There are a spontaneity and amateurishness, a diversity, and a wide range of fine acting in the London theater which set it far apart from the hard and restricted professionalism of Broadway. I went to see Stephen D., the two-act play by Hugh Leonard which has been adapted from those autobiographical novels of James Joyce, A Portrait of the Artist as a Young Man and Stephen Hero. This play scored its first success in the Dublin Theatre Festival of last year, and, as always when I watch the Irish players, I was captivated by their naturalness, by their air of having walked in off the street to confide their dilemma. The first act, when Stephen is young and plaintive, is the better; the second I thought a little too much given to soliloquy. But the play is certainly worth seeing.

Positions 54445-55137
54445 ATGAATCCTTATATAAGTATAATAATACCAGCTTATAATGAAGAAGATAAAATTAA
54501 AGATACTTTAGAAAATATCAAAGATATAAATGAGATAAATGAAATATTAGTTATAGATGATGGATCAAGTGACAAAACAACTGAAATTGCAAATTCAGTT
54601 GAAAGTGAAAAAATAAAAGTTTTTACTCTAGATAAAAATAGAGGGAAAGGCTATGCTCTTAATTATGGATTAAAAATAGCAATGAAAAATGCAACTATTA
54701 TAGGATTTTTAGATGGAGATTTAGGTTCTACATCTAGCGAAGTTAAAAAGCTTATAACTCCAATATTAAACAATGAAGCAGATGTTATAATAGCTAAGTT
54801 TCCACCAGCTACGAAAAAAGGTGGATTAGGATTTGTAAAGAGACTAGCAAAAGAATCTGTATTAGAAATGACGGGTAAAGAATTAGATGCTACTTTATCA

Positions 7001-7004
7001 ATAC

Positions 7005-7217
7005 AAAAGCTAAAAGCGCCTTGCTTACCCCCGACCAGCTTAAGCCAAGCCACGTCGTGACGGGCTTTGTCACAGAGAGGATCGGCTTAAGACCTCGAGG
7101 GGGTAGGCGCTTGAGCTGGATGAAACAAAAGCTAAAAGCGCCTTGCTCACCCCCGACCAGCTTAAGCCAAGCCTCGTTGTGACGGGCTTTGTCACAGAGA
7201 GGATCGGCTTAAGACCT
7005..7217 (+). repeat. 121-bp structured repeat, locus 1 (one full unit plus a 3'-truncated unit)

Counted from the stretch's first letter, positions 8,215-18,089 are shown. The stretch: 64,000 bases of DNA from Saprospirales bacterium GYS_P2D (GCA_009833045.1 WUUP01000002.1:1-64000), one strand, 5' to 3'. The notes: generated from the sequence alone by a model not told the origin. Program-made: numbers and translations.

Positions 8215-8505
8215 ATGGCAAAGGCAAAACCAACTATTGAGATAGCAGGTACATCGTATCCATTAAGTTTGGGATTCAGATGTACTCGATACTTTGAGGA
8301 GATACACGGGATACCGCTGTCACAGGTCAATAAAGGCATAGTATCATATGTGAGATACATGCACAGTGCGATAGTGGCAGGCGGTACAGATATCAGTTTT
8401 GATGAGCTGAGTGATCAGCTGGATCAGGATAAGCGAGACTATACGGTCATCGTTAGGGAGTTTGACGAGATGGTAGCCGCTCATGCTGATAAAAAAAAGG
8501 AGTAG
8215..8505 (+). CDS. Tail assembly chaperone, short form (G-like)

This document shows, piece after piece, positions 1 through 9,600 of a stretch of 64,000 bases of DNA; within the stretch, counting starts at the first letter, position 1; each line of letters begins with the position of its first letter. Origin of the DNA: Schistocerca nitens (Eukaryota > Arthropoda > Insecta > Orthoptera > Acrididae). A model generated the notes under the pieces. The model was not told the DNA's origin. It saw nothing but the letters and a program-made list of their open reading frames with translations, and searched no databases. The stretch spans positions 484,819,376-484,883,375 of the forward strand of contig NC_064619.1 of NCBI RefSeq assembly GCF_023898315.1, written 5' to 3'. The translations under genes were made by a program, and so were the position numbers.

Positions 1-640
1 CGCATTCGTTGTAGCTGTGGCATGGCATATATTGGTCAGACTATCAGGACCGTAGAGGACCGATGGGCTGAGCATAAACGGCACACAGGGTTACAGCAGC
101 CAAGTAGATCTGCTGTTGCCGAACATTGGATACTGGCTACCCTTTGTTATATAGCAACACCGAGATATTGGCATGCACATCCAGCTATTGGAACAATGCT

In comedy, Michael Redgrave is irresistible in Out of Bounds, with its spoofing of espionage. There is now no play of a biographical nature as brilliant as Terence Rattigan’s Ross, a portrayal of T. E. Lawrence, which I so enjoyed a year ago. But I did see two documentary films, both of which I hope will be shown to American audiences. The first is The Life of Adolf Hitler, every minute of which is true to life — and death. This is a composite drawn from the newsreel libraries of Austria, Canada, Czechoslovakia, Denmark, Germany (East and West), Italy, the Netherlands, Poland, the Soviet Union, the United Kingdom, and the United States. The script and English commentary are the work of the director, Paul Rotha, and they are beautifully timed and executed. Here, in accelerating stages, one follows the nervous breakdown of an entire nation. We begin with the pretentious young Hitler with his small gang of thugs no one took seriously. We see the burning of the Reichstag; the doddering Hindenburg waving his marshal’s baton in symbolic farewell to his troops; we hear Hitler’s piercing, vindictive voice and see its effect, the hypnotism of Nuremberg as each year the pageant becomes more powerful and the women more infatuated. We see the fat, fancy-dressed Goering like someone out of Graustark; the innocent Jewish children, one and a half million of whom were exterminated; we hear the letter from the firm of German builders bidding for the gas-chamber contract; we see the cold, inhuman contempt of Himmler for the camps he must inspect. Touching, terrible, and something we must never forget.